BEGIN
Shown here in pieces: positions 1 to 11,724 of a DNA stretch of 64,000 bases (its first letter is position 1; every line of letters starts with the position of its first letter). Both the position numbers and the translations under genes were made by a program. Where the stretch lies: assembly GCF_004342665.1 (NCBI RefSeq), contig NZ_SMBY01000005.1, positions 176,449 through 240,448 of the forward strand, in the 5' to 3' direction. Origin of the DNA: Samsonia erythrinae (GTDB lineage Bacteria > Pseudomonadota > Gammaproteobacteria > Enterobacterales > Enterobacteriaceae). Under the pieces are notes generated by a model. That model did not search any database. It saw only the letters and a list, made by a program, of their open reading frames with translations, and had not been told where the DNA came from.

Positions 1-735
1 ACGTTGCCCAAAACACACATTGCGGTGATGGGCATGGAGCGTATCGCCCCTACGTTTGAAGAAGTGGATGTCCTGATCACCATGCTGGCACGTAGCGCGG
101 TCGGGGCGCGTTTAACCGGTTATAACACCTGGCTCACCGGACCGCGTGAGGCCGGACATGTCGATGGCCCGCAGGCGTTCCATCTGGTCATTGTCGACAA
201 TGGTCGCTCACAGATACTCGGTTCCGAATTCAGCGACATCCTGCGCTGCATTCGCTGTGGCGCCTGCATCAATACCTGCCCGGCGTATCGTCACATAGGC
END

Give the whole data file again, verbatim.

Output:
Shown here in pieces: positions 1 to 11,724 of a DNA stretch of 64,000 bases (its first letter is position 1; every line of letters starts with the position of its first letter). Both the position numbers and the translations under genes were made by a program. Where the stretch lies: assembly GCF_004342665.1 (NCBI RefSeq), contig NZ_SMBY01000005.1, positions 176,449 through 240,448 of the forward strand, in the 5' to 3' direction. Origin of the DNA: Samsonia erythrinae (GTDB lineage Bacteria > Pseudomonadota > Gammaproteobacteria > Enterobacterales > Enterobacteriaceae). Under the pieces are notes generated by a model. That model did not search any database. It saw only the letters and a list, made by a program, of their open reading frames with translations, and had not been told where the DNA came from.

Positions 1-735
1 ACGTTGCCCAAAACACACATTGCGGTGATGGGCATGGAGCGTATCGCCCCTACGTTTGAAGAAGTGGATGTCCTGATCACCATGCTGGCACGTAGCGCGG
101 TCGGGGCGCGTTTAACCGGTTATAACACCTGGCTCACCGGACCGCGTGAGGCCGGACATGTCGATGGCCCGCAGGCGTTCCATCTGGTCATTGTCGACAA
201 TGGTCGCTCACAGATACTCGGTTCCGAATTCAGCGACATCCTGCGCTGCATTCGCTGTGGCGCCTGCATCAATACCTGCCCGGCGTATCGTCACATAGGC